• 13. 14
  • 14. Screenshot of application system 15
  • 15. Understanding guidance and support • Guidance underpins the standard and application form • Specific guidance for Accreditation, understanding the Standard and ways you can respond, referencing related standards • Scaled guidance, reflecting expectations for different types • Tools and resources: http://www.nationalarchives.gov.uk/archives-sector/archive-service • Support available from assessor national bodies – TNA in England • Wider guidance for service development, from key bodies (TNA, ARA, DPC, PAC) • Ongoing development: specialist templates and support • Case studies: building evidence and examples 16
  • 16. Understanding assessment, validation and award • Assessment by home nations assessor body (SCA/NRS, PRONI, CyMAL, TNA) with arrangements for national bodies • Assessment is at (sub-)requirement, not question, level • Assessment is scaled: at a level appropriate to service’s mission • A proportion of applications are validated by site visit (minimum 25%, aim higher in practice) which may involve peer review • Site visits allow verification of sensitive documents and additional discussion incl with peers • Assessments → recommendation to Panel • Panels award accredited or provisionally accredited status (for set period), or no award • Scheme is managed by the Committee, who form the Panels 17
  • 17. Thinking about the standard and your service 18
  • 18. Action planning • Planning your service’s response in advance is key • Action planning template available • Are you clear about why and how you do things? • What areas are new? What are you close to meeting? • When developing plans for the coming year(s), what are priority actions that bring you closer to accreditation? • What will be useful to your service in future? • Is there an opportunity for profile-raising? • When can you (realistically) apply? • Remember we’re neither expecting perfection nor imposing specific documentation 19
  • 19. Lessons from experience in museums (courtesy of @emmachaplin)  Museums understand where their regular ways of working fit with the Standard  Understand where strengths and weaknesses are and incorporate them into planning  There is an understanding throughout the museum about what Accreditation involves  The Forward Plan is a key ‘living’ document for the museum  Staff/volunteers gain confidence and new skills through their work on Accreditation Museums forget all about Accreditation in between invitations to submit a return There is a mad panic to ‘tick boxes’ One person in the organisation is given all the responsibility for Accreditation Policies and plans only written to fulfill Accreditation needs and not reviewed Accreditation is seen as a “necessary evil” 20
  • 20. Moving on: the Modules 21
  • 21. Module 1: Requirement 1.1 Mission statement • The words ‘purpose’, ‘vision’ and ‘mission’ are applied variously and often interchangeably within strategic planning vocabulary. Collectively, these terms should describe, in the broadest expression, why a service or body exists; what/where it aspires to long term; and how it plans to get there. • Archives Service Accreditation has chosen to use the word ‘Mission’ to encapsulate these terms (Museum Accreditation uses the term ‘Statement of Purpose’ to describe the same thing). For the objectives of Archive Service Accreditation, ‘Mission’ is defined as: ‘A strategic statement (or series of connected statements) which defines the purpose and direction of the Archive Service, in relation to the governing body it serves.’ • Archive Service Accreditation recognises that, in most cases, the archive service is some way removed from the main business of the organisation it serves. In these cases, the mission statement may be defined in different layers and in more than one type of document. • All stakeholders should be aware of the mission of the archive service and the mission should direct decision making and activity. 22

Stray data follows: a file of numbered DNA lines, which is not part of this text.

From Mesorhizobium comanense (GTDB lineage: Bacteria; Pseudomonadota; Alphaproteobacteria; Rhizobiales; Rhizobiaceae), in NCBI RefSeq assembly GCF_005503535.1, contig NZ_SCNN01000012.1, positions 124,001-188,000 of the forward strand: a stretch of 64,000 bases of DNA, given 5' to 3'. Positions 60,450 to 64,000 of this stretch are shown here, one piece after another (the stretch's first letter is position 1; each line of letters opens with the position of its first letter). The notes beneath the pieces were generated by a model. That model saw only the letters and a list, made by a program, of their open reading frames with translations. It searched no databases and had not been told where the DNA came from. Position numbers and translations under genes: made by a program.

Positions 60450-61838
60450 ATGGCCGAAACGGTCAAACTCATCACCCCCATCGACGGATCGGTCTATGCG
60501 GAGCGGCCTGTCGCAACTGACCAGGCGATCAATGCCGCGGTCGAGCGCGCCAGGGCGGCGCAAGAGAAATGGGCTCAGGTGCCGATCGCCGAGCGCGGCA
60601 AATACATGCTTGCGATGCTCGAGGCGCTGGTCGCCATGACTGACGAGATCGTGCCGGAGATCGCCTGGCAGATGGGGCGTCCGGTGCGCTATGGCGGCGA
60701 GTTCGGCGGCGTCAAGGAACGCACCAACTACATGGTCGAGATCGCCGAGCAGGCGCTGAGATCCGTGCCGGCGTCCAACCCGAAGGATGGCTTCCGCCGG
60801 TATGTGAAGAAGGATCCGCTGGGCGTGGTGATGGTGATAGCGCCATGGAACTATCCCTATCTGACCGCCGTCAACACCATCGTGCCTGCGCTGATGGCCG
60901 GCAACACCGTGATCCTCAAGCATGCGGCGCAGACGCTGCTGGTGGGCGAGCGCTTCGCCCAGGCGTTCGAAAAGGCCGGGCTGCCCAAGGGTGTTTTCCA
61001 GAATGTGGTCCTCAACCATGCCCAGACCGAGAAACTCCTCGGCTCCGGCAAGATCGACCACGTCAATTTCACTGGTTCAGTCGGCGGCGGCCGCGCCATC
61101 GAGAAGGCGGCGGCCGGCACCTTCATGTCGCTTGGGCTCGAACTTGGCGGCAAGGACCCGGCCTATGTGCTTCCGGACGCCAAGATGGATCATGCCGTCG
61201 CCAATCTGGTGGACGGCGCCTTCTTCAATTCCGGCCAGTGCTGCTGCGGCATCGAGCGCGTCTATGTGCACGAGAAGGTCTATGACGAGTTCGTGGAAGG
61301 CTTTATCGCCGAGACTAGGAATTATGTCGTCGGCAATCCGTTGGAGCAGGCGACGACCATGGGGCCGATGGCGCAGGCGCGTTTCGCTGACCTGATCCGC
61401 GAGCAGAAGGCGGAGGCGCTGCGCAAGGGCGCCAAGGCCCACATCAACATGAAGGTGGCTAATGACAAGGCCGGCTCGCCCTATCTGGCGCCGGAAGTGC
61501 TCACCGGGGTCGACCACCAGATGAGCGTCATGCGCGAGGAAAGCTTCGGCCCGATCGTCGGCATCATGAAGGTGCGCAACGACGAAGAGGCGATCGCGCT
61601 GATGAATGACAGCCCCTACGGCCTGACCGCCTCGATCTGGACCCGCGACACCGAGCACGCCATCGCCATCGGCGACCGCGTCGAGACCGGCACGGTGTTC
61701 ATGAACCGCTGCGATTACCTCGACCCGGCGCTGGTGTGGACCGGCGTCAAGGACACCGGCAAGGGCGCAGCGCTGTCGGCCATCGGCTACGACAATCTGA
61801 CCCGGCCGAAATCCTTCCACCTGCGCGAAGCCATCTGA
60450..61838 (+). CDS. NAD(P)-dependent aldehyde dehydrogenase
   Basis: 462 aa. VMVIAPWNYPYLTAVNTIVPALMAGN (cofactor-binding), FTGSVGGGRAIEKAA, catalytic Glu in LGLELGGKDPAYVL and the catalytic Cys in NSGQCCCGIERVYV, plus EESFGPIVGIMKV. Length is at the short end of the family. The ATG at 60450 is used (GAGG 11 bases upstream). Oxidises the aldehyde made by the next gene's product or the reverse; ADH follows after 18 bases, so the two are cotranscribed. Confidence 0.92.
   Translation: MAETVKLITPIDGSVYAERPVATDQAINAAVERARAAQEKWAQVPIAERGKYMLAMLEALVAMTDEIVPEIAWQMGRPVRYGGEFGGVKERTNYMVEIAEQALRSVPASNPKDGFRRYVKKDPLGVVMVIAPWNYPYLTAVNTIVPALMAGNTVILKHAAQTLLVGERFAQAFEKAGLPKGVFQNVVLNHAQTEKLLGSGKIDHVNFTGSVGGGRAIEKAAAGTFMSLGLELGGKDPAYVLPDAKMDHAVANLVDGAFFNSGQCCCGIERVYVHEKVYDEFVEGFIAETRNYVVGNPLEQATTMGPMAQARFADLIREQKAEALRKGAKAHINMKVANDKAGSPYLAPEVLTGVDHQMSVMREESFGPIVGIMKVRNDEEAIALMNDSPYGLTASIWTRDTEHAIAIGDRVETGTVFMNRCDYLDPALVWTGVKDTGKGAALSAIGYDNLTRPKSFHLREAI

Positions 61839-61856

• 22. Community • “The concept of a community which the archive service is constituted to serve. In this specific sense the word ‘community’ does not necessarily refer simply to the population of a political unit or physical area (e.g. a local authority or town). • “For many archive services the community will extend beyond the formal boundaries of its responsible body (government, educational institution, private or voluntary organisation). • “The archive will probably serve multiple communities: local, national and international; different communities of researchers and of other types of direct and indirect users and of non-users. • “Different elements of the community may attract different priorities, types and levels of service. The ‘community’ to be served is defined through the stated purpose of the archive service.” 23
  • 23. Some points to look for in mission statements • Link to parent organisation if it’s at archive/dept level • Link to heritage if higher (if possible) • Are audiences/community mentioned/defined/prioritised? • How is it shared? Does anyone else know it exists? 24